Provider Privileging 101

Provider privileging is essential for quality of care, patient safety, and risk management.

Improper privileging can lead to patient harm and lawsuits, as in this example: A physician had completed a one-day training course in robotic hysterectomy, using pigs on which to learn the procedure. A hospital granted the physician privileges to perform the robotic procedure as long as a proctor, who already had privileges to use that technique, was present for his first three surgeries. The physician performed his first robotic hysterectomy on a patient without the required supervision. That patient, who lost bladder function as a result of the surgery, sued the hospital for negligent privileging.1 In this case, the physician lacked the necessary training and experience to safely perform the surgical technique.

Provider privileging is the process of authorizing a specific scope of practice for patient care based on an evaluation of a provider’s credentials and training. Providers are given permission to perform a specific service, or procedure, or to treat a certain condition at a specified healthcare facility such as a hospital or ambulatory surgery center. A provider who is not properly privileged at your healthcare facility cannot see patients there. Health systems must answer to regulatory entities such as The Joint Commission to ensure that physicians are appropriately privileged at their facilities.

Hospital privileging typically falls into three primary categories:

  • Admitting Privilege — Allows a physician to admit a patient to the hospital
  • Courtesy Privilege — Allows physicians to occasionally treat or admit at the hospital
  • Surgical Privilege — Allows the physician to perform outpatient or operating room surgeries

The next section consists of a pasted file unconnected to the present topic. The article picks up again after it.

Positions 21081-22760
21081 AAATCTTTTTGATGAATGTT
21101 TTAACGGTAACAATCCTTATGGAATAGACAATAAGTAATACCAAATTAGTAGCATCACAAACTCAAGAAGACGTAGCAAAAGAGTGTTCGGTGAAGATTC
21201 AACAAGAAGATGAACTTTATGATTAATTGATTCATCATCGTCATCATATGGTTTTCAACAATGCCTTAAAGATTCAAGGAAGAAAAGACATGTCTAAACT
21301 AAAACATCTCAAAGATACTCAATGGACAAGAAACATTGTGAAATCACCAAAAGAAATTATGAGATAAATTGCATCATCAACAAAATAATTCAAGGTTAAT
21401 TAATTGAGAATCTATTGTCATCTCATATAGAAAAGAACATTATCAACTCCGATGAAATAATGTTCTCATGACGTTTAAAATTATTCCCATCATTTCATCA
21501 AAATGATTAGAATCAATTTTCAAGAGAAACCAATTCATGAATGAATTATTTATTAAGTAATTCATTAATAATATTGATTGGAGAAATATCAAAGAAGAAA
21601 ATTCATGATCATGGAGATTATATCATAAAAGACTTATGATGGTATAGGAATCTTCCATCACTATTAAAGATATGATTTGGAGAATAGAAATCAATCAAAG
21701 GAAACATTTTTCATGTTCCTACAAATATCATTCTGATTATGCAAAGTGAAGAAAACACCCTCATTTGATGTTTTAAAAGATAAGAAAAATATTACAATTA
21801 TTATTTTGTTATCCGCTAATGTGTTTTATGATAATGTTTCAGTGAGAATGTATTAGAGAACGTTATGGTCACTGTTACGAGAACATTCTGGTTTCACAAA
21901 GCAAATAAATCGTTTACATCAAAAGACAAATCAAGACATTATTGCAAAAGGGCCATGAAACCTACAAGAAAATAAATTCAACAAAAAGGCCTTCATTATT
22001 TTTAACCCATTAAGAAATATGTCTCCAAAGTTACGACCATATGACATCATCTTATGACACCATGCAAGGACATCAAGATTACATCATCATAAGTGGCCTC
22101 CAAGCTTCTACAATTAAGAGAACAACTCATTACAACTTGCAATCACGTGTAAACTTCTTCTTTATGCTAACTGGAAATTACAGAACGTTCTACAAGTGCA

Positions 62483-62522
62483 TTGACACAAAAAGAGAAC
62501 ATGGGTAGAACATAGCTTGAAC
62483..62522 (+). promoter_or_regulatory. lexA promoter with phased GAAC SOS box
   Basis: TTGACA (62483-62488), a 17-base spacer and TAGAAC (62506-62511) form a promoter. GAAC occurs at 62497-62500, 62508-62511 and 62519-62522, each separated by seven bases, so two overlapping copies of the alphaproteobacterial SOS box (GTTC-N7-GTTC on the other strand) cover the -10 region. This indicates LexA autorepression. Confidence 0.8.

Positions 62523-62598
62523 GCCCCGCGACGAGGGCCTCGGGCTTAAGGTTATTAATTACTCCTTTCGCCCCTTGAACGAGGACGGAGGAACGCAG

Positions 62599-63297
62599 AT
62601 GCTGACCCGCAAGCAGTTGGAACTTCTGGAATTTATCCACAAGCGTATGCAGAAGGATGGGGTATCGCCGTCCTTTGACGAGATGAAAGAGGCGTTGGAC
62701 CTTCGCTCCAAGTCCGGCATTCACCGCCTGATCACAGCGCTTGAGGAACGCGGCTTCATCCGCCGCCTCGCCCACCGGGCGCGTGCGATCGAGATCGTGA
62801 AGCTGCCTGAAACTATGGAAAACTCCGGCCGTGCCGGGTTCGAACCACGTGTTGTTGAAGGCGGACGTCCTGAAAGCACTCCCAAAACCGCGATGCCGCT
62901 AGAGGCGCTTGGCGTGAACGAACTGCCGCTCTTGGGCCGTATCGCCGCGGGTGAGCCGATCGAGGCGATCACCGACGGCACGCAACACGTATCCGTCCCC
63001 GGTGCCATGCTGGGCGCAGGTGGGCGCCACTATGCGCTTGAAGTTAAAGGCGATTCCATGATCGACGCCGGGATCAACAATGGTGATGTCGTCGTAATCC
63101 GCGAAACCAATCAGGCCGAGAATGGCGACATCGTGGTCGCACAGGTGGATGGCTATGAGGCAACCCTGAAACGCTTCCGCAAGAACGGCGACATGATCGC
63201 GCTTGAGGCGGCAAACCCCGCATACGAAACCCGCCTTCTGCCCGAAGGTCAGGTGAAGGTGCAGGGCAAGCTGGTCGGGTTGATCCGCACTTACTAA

Although the terms are sometimes used interchangeably, privileging differs from provider credentialing. Credentialing is the process of obtaining, verifying, and assessing providers’ qualifications—education, training, licensure, and experience—to ensure they are competent to provide patient care, in general. Credentialing comes before privileging—which dictates the specific patient care services providers can deliver in a particular healthcare facility. A privileged provider has the training, skills, experience, and competencies necessary for the clinical services they plan to provide.

Like the credentialing process, the provider privileging process is complex, labor-intensive, and time-consuming—for providers and administrators. Provider privileging can take up to 60 to 90 days, assuming no delays in verifying credentials.2 Here’s what’s involved in the multistep process:

Application. Providers apply for privileges at one or more healthcare facilities. Providers must submit lots of documentation, including (but not limited to):

  • Credentials (e.g., education, training, experience, current competence, board certification, state licensure, proof of malpractice insurance) and curriculum vitae (CV)
  • Letters of recommendation from instructors, physicians who have monitored their clinical work, or colleagues.
  • Case reports, including data about the number and types of cases, and treatment outcomes.